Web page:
Capital Veteran Picked To Oversee National Parks
President Clinton on Friday nominated a park service veteran to become the first African American to head the National Park Service.
Clinton’s choice of Robert G. Stanton to serve as National Park Service director makes history in several ways.
The 56-year-old Stanton will be the first park service nominee to face Senate confirmation.
His 14 predecessors took office without congressional grilling, but a massive new parks law signed by Clinton last year includes the confirmation requirement.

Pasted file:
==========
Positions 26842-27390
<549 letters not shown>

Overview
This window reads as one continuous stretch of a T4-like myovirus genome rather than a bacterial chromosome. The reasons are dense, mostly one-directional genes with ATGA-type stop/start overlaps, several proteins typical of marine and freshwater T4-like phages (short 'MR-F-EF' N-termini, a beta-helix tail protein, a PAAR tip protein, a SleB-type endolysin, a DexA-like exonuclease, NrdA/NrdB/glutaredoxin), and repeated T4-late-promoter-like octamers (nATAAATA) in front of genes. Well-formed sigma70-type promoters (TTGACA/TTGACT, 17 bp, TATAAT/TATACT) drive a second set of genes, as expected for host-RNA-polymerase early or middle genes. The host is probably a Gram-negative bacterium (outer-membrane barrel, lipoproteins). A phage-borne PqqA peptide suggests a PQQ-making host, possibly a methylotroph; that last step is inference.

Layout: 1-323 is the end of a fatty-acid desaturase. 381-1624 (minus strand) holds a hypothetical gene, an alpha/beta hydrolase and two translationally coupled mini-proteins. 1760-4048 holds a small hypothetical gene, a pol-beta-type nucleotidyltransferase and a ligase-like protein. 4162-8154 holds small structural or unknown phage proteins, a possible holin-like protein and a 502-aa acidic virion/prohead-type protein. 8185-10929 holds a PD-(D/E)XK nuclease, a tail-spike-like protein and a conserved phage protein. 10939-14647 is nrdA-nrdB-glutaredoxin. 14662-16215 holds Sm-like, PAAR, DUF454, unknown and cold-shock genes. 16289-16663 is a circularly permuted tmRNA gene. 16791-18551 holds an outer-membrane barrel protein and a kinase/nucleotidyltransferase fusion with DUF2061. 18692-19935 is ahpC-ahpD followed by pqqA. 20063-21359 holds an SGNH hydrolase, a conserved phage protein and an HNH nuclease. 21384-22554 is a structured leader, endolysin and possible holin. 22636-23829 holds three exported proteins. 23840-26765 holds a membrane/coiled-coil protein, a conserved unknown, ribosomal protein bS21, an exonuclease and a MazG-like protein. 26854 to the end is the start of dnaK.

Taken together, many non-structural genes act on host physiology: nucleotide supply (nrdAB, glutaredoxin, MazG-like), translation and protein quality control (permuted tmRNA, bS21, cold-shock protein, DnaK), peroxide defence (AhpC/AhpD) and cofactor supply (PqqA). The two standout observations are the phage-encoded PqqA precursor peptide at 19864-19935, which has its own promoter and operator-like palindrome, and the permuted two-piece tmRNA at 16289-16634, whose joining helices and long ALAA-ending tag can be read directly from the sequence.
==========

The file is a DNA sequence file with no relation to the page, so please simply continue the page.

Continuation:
“Bob understands the vital role the national parks play in preserving our heritage, and how much they mean to the millions of Americans that visit them each year,” Interior Secretary Bruce Babbitt said.
Until his retirement in January, Stanton served eight years as director of the park service’s National Capital Region.
That’s a particularly visible spot, as it put him in charge of the Washington monuments viewed by millions of tourists - and hundreds of lawmakers - each year.
Stanton has spent much of his career in Washington, save for stints as a seasonal ranger at Grand Teton National Park and time in the Virgin Islands and Georgia.